Next post: About the actual exam that sunny morning in January.

My Strategy – Start with Service Strategy

My strategy.  Not necessarily one that is best for others.  Not certain retrospectively if it was the best for me.  But it worked.

Taking on the lifecycle path within the ITIL certification schema, I figured I needed to start somewhere. Staring at 5 choices. No set place required to start. But having to start somewhere, I selected the big picture first – and first on the list. Developing most management experience from the business side of IT, Service Strategy seemed the most logical.

Those in the trenches, I would recommend starting with the Service Operations exam. When I took that exam, it felt like a breeze. Could it have been because I had already completed 2 other certifications by then? Certainly. All the topics revolve around the same thing: IT Service Management. They all relate. The management on one area depends in part to the management of the others. After all, the first chapter of each core publication is practically the same.

Which ever topic you select to tackle first, it will most likely be the most difficult. Getting comfortable with the format and topic is one of the first hurdles. Then you build momentum. By far, the Service Strategy exam is the one that I studied for the most. Thoroughly reading the core publication on top of hours of online instruction took many hours over many weeks. In all, I think I spent 30-40 hours in study prep. But considering by syllabus, ITIL v3 Intermediate Service Strategy classroom based training sessions are 24 hours. Granted, that often includes the exam and breaks. Although, I imagine most attending a class spend near that time to reading and completing any other side work.

Subsequent study prep times were less.

My strategy for starting with Service Strategy paid off. Not only did I pass on the first attempt – I passed with Distinction. That was quite a relief.

Starting with the Foundations

If I am going to share my experiences and help you on your path to ITIL v. 3 certification, I might as well get you up to speed on how I got here.

Let’s lay the foundation – pun intended.

Yes, all ITIL certification journeys start with the Foundation exam.  My exposure was a bit serendipitous.  I had never heard of ITIL before it was presented to me.  No clue what it stood for or what it meant.  Do now 🙂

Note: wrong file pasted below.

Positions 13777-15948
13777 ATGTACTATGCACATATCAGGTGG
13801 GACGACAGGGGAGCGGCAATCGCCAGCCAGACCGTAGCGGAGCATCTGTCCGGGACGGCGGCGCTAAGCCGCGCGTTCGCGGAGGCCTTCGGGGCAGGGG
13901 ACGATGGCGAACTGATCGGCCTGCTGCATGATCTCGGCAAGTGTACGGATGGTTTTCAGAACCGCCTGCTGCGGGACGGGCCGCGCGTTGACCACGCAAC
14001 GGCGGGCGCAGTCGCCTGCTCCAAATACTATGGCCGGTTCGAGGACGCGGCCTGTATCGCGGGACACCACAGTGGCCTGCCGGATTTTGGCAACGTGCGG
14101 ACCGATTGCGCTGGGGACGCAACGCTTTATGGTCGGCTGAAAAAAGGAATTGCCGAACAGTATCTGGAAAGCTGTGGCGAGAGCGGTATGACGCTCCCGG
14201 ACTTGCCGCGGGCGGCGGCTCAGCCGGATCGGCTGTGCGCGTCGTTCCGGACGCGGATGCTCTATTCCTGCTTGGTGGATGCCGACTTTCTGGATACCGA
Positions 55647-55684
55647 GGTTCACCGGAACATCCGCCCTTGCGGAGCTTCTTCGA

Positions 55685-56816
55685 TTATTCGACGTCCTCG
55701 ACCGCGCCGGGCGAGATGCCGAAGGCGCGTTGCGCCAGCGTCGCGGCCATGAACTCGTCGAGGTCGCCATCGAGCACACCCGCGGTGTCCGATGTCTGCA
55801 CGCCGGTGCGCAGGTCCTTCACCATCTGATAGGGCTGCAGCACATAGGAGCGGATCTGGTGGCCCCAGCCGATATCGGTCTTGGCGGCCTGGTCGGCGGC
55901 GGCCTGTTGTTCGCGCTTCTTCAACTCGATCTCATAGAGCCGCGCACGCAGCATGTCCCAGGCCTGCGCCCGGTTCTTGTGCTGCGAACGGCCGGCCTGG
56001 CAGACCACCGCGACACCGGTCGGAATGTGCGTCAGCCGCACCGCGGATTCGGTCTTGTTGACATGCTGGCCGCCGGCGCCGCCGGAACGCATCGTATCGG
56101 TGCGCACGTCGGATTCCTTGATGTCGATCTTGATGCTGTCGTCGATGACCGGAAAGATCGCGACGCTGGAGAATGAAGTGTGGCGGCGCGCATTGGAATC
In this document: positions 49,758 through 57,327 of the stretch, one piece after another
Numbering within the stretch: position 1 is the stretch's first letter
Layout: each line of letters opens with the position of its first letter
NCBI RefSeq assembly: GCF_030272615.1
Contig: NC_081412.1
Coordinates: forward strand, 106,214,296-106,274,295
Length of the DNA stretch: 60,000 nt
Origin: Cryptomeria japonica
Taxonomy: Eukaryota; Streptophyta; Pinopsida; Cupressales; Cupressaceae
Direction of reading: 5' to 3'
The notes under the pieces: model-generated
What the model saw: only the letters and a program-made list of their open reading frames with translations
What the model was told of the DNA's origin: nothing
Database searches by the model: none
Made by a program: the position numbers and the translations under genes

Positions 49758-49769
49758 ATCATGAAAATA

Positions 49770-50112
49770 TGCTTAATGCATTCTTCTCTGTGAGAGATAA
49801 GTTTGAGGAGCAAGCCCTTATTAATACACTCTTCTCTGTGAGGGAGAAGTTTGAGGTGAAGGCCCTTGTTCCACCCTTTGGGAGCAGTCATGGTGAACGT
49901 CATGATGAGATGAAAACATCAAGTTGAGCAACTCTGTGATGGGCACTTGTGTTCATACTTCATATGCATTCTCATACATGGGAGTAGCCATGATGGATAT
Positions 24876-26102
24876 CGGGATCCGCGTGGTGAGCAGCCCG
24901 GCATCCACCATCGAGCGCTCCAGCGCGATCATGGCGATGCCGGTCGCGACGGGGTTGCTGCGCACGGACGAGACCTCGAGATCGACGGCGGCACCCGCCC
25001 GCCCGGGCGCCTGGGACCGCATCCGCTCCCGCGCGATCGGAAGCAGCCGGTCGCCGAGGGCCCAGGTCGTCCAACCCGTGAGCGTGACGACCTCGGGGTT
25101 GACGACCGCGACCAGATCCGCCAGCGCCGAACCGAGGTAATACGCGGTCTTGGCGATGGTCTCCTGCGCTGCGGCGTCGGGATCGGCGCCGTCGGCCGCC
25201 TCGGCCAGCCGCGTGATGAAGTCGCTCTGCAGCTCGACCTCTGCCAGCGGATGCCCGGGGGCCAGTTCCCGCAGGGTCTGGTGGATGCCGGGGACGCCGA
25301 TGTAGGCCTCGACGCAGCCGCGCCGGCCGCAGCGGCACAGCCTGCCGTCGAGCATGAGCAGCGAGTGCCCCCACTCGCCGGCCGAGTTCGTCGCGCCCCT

I was a Project Manager Professional instructing courses on PMP exam prep and the multitude of project management and general management course topics out there.  Noticeably, a lot of my participants were in the IT field or technical in nature.  Few had mentioned this ITIL thing.  Then my company had someone who was an ITIL Expert brought in.  He wanted to advice and support.  He did not want to instructionally design entire courseware and subsequently teach it.  That was to be my job.

It was late January, 2009.  Version 3 was still relatively new.  Did not matter, I did not know version 2.  I was busy updating my PMP material to the newly announced 4th edition PMBOK (which coincidentally I am a contributor).

I flew to our corporate offices. He presented some ad hoc powerpoints laying out the ITIL topics and concepts.

Sitting for the ITIL Foundation certification exam does not require any formal training.  This was definitely not formal in anyway.  My mind was swimming.  The management topics were easily digested.  Management best practices are fairly universal.  That is why the are ‘best’.  Slap a different title or purpose on somethings, it still works if done right.  The vast IT and ITIL terms where the bitch.

So many terms.  So many disconnections (ok that had to do a lot on how it was presented to me).  And so much to memorize.  Alas, 2 days in a board meeting room and many more hours of reading whatever I could find – which was limited and mainly the reason I put to together this blog, so you don’t have to search everywhere for advice and learning help [note: I plan to post lessons and excerpts from my training and publications].

A few weeks I sat for the exam.  Hard exam, in a way.  It was because it definitely was not written by English majors. The language and verbiage was horrendous!  I took it thru EXIN from a Prometric proctored site.  Not sure if it was the Dutch that wrote it or someone technical that never wrote an exam before.  Knowing the answers is one thing; not even knowing what the heck they are asking is a different story.  Fortunately the Intermediate exams are better written – or maybe because I am going thru APMG instead.  It may boil down to better quality control than anything else.

Anyway, I passed on my first attempt.  Which was a relief.  Did not feel like paying another $165 to try again.

This post was originally posted on my previous blog